TROLL INC. (2017)
Directed by George Russell
I remember first time I got trolled. I was visiting a Yahoo chatroom, back when people still did that, and saw a poster tell the room about the funniest site he’d ever seen: Goatse.cx. Now readers of my age group, early 30s, will know what comes next. For those that don’t, to save you going down an online rabbit-hole I’ll just say it involved a man stretching more than just the parameters of good taste. Welcome to trolling: the act of pissing off strangers online for shits and giggles.
While most trolls choose to lurk in the shadows, emboldened by their anonymity, Andrew Auernheimer has become something of a cyber-legend. Fronting a notorious group of hackers (aptly entitled Goatse Security), under the name of Weev, he’s taken on some of the biggest brands including Apple and Amazon with leaks and pranks. When he’s not doing that, he’s showing up news outlets, sharing falsities and generally being nuisance. Or he was, until a fateful run in with cellular giants AT&T following the launch of the iPad, when he got in hot water for sharing (publicly available) user details. One landmark case later, dragged out until almost three years after the initial arrest, he was behind bars for thirteen months before eventually having his conviction overturned. Between pontificating on the absurdity of exposing bad security being a crime, Troll Inc. sees Auernheimer, and other experts on the subject, discuss click-bait, pissing people off and electronic anarchy.
The extent to which audiences will enjoy this documentary depends on the extent to which they have any interest in its protagonist and his niche community. To director George Russell’s credit, he tells the story in plain English, without lapsing into computer jargon, and makes it relevant. In these days of Cambridge Analytica, and big data, he also gives a compelling sense of urgency to the issues of privacy and policing the internet. Here, the web is portrayed as Wild West in transition, with ad hoc laws decided upon if and when issues arrive. Yet despite these weighty themes the focus remains personal, with most of the screen-time being taken up by Auernheimer. This isn’t necessarily a bad thing, as for a guy who’s gone on record saying “I make people afraid for their lives” he’s quite charming. Serious issues of security and free speech are dealt with in good humour. And although we’re very much pushed towards taking his side in the ensuing trial, he’s not in the least self-pitying. There’s no melodramatic bits on him being beaten up in prison either, and what must have been a horrific time behind bars is largely skipped over.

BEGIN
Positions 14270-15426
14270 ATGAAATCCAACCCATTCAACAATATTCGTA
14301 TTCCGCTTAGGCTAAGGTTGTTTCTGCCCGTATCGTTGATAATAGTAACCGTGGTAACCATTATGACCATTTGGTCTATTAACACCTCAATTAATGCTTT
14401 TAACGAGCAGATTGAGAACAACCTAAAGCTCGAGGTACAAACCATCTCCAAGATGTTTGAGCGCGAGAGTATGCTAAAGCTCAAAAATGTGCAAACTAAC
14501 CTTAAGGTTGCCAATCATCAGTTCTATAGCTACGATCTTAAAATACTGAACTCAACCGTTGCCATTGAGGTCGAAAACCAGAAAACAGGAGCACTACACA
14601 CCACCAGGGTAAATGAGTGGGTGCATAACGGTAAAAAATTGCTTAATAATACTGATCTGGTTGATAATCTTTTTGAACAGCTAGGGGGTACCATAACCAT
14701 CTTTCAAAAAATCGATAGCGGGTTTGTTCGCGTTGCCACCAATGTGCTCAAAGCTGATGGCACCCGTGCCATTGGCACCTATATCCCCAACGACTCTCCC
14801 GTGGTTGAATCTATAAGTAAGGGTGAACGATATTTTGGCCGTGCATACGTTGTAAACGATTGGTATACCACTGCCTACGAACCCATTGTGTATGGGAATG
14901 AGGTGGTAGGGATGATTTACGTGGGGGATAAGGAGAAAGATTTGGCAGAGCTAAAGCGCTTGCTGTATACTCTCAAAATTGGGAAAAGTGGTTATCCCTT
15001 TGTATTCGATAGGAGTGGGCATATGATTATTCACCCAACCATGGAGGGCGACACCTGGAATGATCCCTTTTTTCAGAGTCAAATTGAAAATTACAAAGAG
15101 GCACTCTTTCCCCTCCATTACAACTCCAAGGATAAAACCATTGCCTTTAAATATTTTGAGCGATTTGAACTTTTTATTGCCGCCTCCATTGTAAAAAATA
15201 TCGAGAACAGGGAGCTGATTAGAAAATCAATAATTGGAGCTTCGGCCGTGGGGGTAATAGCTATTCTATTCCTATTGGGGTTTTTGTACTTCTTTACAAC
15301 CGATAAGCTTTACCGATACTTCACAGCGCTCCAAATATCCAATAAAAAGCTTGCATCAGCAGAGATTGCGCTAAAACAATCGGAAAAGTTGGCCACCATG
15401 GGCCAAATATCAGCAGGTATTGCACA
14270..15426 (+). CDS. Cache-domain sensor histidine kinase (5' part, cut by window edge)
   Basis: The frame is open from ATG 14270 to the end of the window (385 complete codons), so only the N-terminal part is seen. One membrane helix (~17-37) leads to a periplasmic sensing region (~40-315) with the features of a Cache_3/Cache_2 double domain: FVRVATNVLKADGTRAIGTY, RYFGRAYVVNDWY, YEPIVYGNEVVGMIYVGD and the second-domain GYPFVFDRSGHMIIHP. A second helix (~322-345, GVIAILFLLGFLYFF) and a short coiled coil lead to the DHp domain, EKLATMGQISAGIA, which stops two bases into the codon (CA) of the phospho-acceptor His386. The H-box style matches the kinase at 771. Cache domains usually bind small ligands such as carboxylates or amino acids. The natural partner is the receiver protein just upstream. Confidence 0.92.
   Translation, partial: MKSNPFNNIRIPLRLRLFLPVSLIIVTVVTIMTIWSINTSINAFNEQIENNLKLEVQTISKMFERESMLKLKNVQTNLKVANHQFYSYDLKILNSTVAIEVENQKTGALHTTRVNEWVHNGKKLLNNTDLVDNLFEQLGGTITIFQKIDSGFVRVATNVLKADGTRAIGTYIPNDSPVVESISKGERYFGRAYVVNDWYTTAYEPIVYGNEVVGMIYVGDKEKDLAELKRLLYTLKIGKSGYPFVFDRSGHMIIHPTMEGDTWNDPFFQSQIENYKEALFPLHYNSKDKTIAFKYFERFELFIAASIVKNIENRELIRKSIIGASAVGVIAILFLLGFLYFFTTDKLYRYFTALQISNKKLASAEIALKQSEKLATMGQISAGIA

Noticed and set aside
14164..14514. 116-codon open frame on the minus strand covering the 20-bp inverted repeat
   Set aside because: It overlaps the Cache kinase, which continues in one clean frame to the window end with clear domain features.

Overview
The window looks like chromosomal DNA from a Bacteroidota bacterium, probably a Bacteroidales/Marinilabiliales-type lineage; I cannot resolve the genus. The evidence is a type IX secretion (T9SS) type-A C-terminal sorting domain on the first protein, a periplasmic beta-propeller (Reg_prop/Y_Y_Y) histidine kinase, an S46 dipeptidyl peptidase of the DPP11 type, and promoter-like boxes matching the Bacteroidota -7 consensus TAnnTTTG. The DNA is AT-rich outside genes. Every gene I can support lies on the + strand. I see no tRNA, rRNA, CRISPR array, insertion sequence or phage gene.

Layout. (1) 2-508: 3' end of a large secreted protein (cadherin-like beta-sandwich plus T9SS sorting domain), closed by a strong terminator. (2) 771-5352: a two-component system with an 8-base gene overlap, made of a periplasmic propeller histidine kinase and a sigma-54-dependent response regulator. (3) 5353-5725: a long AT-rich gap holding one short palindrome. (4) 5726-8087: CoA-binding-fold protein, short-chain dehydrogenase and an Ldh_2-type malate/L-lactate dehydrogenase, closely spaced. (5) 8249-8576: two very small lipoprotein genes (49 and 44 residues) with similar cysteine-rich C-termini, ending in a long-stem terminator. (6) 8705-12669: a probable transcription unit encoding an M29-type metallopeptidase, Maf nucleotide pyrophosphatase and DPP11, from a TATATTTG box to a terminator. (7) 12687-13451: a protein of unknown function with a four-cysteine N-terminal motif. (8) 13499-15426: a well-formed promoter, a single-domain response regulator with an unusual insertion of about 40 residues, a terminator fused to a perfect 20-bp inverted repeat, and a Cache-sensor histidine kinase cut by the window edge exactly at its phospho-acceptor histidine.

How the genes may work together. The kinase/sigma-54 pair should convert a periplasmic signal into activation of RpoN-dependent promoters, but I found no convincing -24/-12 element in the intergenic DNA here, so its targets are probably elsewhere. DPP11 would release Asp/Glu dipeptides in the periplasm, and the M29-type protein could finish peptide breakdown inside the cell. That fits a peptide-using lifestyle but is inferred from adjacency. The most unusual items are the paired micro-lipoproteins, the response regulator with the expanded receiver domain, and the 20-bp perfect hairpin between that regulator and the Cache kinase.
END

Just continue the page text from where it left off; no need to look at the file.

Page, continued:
It’s not the only thing that is though. Maybe the most frustrating aspect of this film is in its commitment to exploring the wider issues of cyber terrorism it ignores the smaller stuff. Its subject is treated not as a menace, but a martyr: a Joan of Arc for shit-posters the world over. Given the circumstances of his arrest, and the legal system that allowed him to be wrongly imprisoned, this is not a wholly unreasonable perspective to take. Yet it means the online culture he’s come to represent, with its currencies of misogyny, racism/ homophobia, transphobia, doxing and online-bullying, is not held to scrutiny.
The closest it comes is a one-sided look at Auernheimer’s allegedly ironic prejudice that white-washes it as ‘transgressive’. The narrative even stoops to the tired argument its subject can’t be racist because one of his friends is black. The thing is, even if it is true, and I’ll give Auernheimer the benefit of the doubt here, that doesn’t excuse the online culture he actively promotes that has real life consequences for people the world over. As a polemic, which I suspect the film was intended as, it mostly works. But as a substantial piece about the limits of free speech, and online culture, it falls short. Still, it’s good to see a serious approach to trolling.
Troll Inc., will be available on VOD May 22, 2018